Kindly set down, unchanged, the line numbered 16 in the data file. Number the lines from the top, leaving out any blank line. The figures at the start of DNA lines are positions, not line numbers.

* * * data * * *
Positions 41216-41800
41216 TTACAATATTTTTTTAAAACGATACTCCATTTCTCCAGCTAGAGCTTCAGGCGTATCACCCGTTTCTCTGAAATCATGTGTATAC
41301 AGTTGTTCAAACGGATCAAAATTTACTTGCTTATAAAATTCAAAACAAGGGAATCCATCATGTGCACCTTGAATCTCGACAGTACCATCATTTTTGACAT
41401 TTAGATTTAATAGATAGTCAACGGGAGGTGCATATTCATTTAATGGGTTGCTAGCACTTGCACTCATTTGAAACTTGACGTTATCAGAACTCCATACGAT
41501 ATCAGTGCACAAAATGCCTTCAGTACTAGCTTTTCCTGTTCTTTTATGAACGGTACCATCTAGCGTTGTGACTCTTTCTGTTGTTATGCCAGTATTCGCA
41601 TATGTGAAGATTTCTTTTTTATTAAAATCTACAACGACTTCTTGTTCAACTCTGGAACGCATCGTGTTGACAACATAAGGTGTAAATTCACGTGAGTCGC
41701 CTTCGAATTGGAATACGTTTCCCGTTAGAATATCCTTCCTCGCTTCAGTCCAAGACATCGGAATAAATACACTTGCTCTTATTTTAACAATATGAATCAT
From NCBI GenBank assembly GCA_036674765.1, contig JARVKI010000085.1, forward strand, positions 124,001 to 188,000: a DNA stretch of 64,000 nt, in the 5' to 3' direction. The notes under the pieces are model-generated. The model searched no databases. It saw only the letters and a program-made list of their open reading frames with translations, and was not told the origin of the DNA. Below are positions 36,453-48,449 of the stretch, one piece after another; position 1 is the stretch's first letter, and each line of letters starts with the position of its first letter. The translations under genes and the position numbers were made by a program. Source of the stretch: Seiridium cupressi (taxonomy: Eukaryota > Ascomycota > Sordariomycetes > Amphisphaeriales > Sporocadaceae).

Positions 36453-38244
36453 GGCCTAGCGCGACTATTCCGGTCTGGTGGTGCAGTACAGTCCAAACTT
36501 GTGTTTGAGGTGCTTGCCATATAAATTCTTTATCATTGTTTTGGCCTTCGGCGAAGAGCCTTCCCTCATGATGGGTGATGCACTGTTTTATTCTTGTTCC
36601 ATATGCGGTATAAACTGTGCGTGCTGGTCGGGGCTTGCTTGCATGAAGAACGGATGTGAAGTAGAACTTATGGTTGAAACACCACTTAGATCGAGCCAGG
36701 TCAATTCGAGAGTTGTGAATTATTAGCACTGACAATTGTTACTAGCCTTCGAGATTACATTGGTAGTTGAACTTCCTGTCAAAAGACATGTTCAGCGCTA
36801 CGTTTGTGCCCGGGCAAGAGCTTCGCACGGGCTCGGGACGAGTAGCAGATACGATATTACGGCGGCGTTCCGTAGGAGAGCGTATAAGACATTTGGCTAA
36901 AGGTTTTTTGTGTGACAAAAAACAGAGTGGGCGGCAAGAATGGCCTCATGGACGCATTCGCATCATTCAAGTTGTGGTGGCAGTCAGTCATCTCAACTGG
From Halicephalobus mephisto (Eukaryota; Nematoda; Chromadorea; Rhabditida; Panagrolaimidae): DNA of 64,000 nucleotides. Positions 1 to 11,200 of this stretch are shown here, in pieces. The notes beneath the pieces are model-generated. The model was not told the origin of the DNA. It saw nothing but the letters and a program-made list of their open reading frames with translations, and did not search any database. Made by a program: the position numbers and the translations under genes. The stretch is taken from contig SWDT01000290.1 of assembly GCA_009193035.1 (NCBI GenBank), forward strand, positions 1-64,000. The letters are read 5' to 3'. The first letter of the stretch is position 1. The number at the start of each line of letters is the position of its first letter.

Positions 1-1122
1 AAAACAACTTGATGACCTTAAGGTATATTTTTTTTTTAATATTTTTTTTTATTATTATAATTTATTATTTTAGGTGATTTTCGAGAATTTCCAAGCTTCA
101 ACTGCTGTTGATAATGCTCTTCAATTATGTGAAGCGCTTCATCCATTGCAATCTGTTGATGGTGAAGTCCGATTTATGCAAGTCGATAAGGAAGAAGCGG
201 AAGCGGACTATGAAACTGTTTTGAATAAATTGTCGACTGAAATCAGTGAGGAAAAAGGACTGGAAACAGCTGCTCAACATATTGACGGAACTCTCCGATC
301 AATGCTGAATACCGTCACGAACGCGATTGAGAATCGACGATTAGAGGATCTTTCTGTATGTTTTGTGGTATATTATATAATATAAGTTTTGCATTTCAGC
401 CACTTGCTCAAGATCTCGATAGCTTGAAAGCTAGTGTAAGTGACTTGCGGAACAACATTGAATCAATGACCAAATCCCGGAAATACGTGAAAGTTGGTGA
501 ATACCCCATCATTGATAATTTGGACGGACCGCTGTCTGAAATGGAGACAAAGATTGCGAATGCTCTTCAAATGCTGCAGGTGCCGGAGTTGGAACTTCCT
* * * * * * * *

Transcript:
From Halicephalobus mephisto (Eukaryota; Nematoda; Chromadorea; Rhabditida; Panagrolaimidae): DNA of 64,000 nucleotides. Positions 1 to 11,200 of this stretch are shown here, in pieces. The notes beneath the pieces are model-generated. The model was not told the origin of the DNA. It saw nothing but the letters and a program-made list of their open reading frames with translations, and did not search any database. Made by a program: the position numbers and the translations under genes. The stretch is taken from contig SWDT01000290.1 of assembly GCA_009193035.1 (NCBI GenBank), forward strand, positions 1-64,000. The letters are read 5' to 3'. The first letter of the stretch is position 1. The number at the start of each line of letters is the position of its first letter.